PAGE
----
Dr. Balentine received his undergraduate degree from McDaniel College in Westminster, Maryland. He attended medical school at the Philadelphia College of Osteopathic Medicine graduating in1983. He completed his internship at St. Joseph's Hospital in Philadelphia and his Emergency Medicine residency at Lincoln Medical and Mental Health Center in the Bronx, where he served as chief resident.
Dr. Charles "Pat" Davis, MD, PhD, is a board certified Emergency Medicine doctor who currently practices as a consultant and staff member for hospitals. He has a PhD in Microbiology (UT at Austin), and the MD (Univ. Texas Medical Branch, Galveston). He is a Clinical Professor (retired) in the Division of Emergency Medicine, UT Health Science Center at San Antonio, and has been the Chief of Emergency Medicine at UT Medical Branch and at UTHSCSA with over 250 publications.
Fortunately, most people (adults) can and will tell their doctor about an object's presence in their nose.
Typically, foreign items in the nose result in complaints of pain or difficulty breathing through that side of the nose.
Nasal bleeding is also a common symptom of a foreign body in the nose because the tissues of the nose can be easily scratched. Much of this blood can drip down the back of the throat and be swallowed. Because blood is quite nauseating,
the person may vomit, which can appear black or bloody, depending on how long the blood remains in the stomach.
The nasal space connects to the back of the mouth, so it is also possible for an object to be pushed back into the throat.
Individuals may swallow the object or choke on it. Complaints of choking, wheezing, difficulty breathing, or inability to talk should prompt an evaluation of the entire nose and throat in addition to the lungs so that foreign bodies will not be overlooked.
Gathering information in regard to what kind of foreign object it may have been
will assist the health care practitioner to determine if an X-ray will show the
object (for example, is the object radiopaque [metal]?)
Some individuals, especially children, who are motivated to place something in their nose might also think it is fun to put something in the other side of their nose as well as in one or both ears. A doctor will check all the likely places if there is a suspicion of additional foreign bodies.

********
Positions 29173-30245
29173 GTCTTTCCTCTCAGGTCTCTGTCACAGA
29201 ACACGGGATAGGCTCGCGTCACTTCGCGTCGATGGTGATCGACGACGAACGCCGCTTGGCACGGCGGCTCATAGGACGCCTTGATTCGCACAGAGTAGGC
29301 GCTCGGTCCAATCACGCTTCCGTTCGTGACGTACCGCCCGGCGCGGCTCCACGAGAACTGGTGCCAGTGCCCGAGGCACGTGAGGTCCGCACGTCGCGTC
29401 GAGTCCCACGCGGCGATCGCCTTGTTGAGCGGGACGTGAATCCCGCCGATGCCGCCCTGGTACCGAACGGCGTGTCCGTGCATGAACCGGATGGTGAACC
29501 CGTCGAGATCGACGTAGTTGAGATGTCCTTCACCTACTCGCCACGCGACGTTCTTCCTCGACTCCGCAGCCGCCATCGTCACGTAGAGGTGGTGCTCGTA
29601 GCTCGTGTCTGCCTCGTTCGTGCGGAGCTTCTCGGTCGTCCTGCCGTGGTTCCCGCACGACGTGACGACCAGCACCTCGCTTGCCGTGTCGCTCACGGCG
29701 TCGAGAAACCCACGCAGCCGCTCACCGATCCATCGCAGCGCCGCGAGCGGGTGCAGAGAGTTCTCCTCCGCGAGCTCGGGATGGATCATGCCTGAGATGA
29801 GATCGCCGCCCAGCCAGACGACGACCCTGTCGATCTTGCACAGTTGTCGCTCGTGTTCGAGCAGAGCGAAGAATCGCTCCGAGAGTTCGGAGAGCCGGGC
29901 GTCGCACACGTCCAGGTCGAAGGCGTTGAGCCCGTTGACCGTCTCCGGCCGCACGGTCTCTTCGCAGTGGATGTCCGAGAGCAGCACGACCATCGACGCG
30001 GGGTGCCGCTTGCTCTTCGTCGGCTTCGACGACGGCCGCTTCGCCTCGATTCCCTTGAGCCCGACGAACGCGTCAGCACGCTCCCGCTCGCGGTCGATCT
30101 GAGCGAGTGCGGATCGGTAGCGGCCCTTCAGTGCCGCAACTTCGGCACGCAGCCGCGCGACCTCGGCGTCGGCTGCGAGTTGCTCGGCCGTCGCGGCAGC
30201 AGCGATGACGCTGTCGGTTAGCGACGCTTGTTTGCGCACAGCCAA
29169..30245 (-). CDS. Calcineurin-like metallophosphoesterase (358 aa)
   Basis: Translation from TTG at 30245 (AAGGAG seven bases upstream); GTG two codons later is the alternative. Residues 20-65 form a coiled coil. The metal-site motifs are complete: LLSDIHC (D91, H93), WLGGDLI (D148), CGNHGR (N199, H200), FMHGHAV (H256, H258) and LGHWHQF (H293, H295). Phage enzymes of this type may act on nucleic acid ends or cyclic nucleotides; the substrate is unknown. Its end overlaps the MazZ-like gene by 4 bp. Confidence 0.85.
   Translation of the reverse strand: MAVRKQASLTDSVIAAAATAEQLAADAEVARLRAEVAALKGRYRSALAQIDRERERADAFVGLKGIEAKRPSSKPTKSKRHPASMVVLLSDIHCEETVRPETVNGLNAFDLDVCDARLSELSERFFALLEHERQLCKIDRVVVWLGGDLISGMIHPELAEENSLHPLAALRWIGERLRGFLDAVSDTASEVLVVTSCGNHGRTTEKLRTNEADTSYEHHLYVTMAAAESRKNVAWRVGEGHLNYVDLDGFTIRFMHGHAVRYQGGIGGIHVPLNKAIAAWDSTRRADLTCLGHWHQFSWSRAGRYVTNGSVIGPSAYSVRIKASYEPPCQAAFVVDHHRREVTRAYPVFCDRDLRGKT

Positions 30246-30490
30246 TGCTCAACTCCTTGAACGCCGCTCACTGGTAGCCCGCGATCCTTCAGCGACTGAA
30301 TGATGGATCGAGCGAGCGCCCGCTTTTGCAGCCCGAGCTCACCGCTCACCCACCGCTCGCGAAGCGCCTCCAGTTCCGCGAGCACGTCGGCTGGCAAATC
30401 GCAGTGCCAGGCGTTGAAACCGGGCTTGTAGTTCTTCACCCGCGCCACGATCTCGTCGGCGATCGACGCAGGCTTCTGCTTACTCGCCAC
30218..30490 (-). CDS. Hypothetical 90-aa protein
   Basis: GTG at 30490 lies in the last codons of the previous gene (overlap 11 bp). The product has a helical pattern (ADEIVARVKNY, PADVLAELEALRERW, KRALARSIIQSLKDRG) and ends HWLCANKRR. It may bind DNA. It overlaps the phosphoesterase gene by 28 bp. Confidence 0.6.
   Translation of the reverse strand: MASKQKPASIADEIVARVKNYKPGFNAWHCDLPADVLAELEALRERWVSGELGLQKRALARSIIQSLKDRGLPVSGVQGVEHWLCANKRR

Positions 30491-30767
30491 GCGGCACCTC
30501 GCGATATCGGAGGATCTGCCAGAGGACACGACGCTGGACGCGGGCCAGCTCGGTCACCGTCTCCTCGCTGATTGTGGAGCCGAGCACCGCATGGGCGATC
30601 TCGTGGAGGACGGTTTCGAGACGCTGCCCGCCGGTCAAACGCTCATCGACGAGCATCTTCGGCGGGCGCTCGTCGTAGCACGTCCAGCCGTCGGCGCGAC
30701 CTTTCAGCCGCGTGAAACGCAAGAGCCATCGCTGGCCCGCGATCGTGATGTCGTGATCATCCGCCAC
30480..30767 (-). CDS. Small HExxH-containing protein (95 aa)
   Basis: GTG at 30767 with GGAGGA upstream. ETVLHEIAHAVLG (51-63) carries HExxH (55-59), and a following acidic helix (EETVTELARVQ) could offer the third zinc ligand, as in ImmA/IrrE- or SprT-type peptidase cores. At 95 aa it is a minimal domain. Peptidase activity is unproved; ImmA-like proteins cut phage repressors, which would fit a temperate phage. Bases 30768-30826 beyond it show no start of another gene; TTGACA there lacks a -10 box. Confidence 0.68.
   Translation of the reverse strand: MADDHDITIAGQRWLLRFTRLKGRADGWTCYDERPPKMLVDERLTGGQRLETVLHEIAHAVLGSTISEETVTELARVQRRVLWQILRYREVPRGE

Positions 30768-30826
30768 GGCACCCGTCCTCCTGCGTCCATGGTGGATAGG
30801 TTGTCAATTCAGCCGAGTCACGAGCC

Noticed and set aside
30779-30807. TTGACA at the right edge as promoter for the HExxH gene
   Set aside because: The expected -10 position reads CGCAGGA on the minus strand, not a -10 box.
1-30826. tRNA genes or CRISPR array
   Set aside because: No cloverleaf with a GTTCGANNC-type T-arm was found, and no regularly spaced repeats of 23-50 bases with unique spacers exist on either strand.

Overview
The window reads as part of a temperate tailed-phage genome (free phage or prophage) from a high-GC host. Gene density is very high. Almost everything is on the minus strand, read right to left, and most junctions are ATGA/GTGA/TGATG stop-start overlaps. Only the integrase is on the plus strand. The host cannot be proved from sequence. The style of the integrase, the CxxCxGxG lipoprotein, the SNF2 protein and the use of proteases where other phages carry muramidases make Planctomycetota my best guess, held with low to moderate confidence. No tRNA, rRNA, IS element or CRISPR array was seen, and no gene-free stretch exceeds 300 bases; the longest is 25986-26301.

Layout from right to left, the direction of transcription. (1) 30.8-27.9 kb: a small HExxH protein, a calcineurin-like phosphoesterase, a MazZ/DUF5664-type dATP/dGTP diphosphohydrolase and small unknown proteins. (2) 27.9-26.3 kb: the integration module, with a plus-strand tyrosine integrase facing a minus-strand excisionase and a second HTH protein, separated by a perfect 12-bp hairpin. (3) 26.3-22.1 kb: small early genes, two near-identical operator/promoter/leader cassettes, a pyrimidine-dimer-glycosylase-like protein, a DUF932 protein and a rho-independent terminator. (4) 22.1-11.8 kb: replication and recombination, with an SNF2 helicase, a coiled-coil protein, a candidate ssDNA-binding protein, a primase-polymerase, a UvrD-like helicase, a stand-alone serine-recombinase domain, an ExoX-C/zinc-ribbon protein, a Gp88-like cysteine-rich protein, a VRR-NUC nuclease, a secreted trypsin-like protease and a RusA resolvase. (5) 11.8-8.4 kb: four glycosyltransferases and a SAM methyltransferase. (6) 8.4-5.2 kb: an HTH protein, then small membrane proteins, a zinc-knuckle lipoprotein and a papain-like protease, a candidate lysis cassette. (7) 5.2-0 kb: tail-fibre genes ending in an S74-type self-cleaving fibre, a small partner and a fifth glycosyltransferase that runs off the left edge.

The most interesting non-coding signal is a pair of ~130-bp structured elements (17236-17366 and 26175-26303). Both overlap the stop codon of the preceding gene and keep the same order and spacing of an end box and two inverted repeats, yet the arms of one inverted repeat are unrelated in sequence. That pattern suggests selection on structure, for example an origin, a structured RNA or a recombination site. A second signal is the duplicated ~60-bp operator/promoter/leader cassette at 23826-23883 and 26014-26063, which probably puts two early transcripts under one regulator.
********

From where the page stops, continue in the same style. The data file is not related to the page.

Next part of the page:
Moreover, children have been known to place objects in their younger siblings nose, ears, and other places.
Infection is another common symptom of a foreign object in the nose. Lost or
forgotten tissue paper is a common source of such a problem. This scenario is
not uncommon in adults and children. People will typically complain of
continuing nasal discharge from one side of the nose. Many of these people have been treated with
one or more antibiotics. Unfortunately, antibiotics alone will not cure this condition until the offending object is removed. In addition,
the sinuses are all connected to the nasal passages. Because a foreign body in the nose will frequently
become infected and block the drainage sites of the sinuses,
sinusitis should also raise the question of a foreign object inside the nose.
Although a person can usually sense the presence of something out of the ordinary in
their nose, it may be confused with nasal congestion, so small objects or torn tissue paper can easily go undetected.
A foul odor can be a sign of a foreign body that has been in the nose for a
period of time. The object can manifest itself by producing
bad breath or a foul odor
from the nose, possibly linked to a nasal discharge associated with the foreign
The skin under the nose may become raw from the continuous discharge or from
frequent wiping. Impetigo is an infection of the skin that is commonly associated with this problem. Impetigo typically appears as a raw rash with faint yellow, crusty material over it. Impetigo just in this area must prompt a thorough evaluation of the nose to ensure that the nose is clear.